There are many political parties in the field — INC, BJP, JDS, Bahujan Samaj Party (BSP), Maharastra Ekikarana Samiti (MES), Aam Aadmi Party (AAP), All India Majlis-e-Ittehadul Muslimeen (AIMIM) and Mahila Empowerment Party (MEP) — but the fight is mainly among the INC, BJP and the JDS.

It is important to know the demography, cultural, and ethnic dynamics of Karnataka to understand the election dynamics. Karnataka can be divided into four distinct regions – North-West Karnataka (Mumbai Karnataka), North-East Karnataka (Hyderabad Karnataka), Coastal Karnataka, and Old Mysore and Bangalore. In this part, we analyse the first two regions:

North-West Karnataka (Mumbai Karnataka)
Mumbai Karnataka is a stronghold of the BJP. In a few seats, the JDS can challenge the dominance of the INC and the BJP, but this dominance is owing to strong candidates rather than the party. Mumbai Karnataka is Lingayat-dominated. Siddaramiah is trying his best to break the monolithic BJP vote bank by giving separate religious status for Lingayats. The other dominant force is Marathi influence and the Mahadayi issue.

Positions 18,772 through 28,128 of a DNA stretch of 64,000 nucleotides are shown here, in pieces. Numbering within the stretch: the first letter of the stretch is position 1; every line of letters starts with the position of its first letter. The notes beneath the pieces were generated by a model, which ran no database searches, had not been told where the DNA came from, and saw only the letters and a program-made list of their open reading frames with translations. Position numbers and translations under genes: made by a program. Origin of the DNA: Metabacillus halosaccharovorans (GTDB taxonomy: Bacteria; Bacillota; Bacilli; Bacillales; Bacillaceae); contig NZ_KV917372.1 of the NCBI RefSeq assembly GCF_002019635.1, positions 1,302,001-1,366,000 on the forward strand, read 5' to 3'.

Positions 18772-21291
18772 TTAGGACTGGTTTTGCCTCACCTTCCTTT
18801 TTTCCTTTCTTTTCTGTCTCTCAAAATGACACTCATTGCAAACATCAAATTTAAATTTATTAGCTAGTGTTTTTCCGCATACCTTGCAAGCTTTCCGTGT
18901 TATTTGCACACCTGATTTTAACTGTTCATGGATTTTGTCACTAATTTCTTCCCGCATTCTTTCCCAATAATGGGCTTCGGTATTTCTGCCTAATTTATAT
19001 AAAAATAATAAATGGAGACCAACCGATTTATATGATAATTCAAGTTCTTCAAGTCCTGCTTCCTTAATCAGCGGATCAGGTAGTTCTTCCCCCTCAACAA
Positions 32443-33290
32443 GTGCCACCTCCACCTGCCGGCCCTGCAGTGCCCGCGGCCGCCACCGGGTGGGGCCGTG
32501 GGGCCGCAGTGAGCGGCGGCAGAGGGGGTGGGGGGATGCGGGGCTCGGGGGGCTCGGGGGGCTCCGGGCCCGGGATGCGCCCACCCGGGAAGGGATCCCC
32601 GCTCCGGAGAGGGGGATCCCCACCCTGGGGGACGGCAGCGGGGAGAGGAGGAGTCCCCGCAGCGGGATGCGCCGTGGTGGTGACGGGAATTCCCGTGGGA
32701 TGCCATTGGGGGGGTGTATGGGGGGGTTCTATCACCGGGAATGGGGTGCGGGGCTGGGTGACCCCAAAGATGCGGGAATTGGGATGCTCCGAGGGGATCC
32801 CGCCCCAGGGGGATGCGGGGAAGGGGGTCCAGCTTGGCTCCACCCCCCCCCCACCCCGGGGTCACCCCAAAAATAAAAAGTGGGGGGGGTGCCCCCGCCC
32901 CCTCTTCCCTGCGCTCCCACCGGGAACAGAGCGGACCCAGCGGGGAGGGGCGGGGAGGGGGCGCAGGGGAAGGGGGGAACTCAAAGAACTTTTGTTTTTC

Karnataka Election

The popularity of the BJP here is because of mass leaders BS Yeddyurappa, Jagadish Shettar and Prahlad Joshi, and the foundational work done by the RSS. Moreover, the pro-Muslim image of the INC would also help the BJP consolidate vote share in this region. A detailed analysis of all the six districts will help understand the situation better.

Belgaum: Of the 18 seats, there has been a bipolar contest between the BJP and the INC in 15. In three seats, the MES is strong and there is a straight fight between the MES and BJP. The BJP is quite strong in this district. In 2013, the divided BJP got 11 seats – BJP (9), KJP (1), BSRCP (1), with roughly 40% votes. If the BJP manages to consolidate Hindu (Kannada and Marathi) votes, it can win most seats.

Bagalkot: It was BJP’s fort in 2008 with 47% vote share, but the numbers changed in 2013 and the party won only one seat. The Parivarthana Yatra by Yeddyurappa was well received and if BJP maintains the momentum, it could double its tally.

Karnataka Election

Bijapur: The INC may challenge the dominance of the BJP here by fueling the Lingayat issue but the BJP local leadership has put up a spirited fight.

Dharwad: This region witnesses a bipolar contest between the BJP and the INC. The JDS has a presence in one seat. In 2013, the united BJP got roughly 40% and INC 37% vote share; and in 2008, it was 47% and 39% respectively.

Gadag: The BJP had swept all the seats in 2008 and lost all in 2013 due to the division of votes between the BJP, KJP and the BSRCP.

Haveri: The BJP is very strong here and had won 5 seats in 2008 with 42% votes. With strong candidates, it may repeat the performance.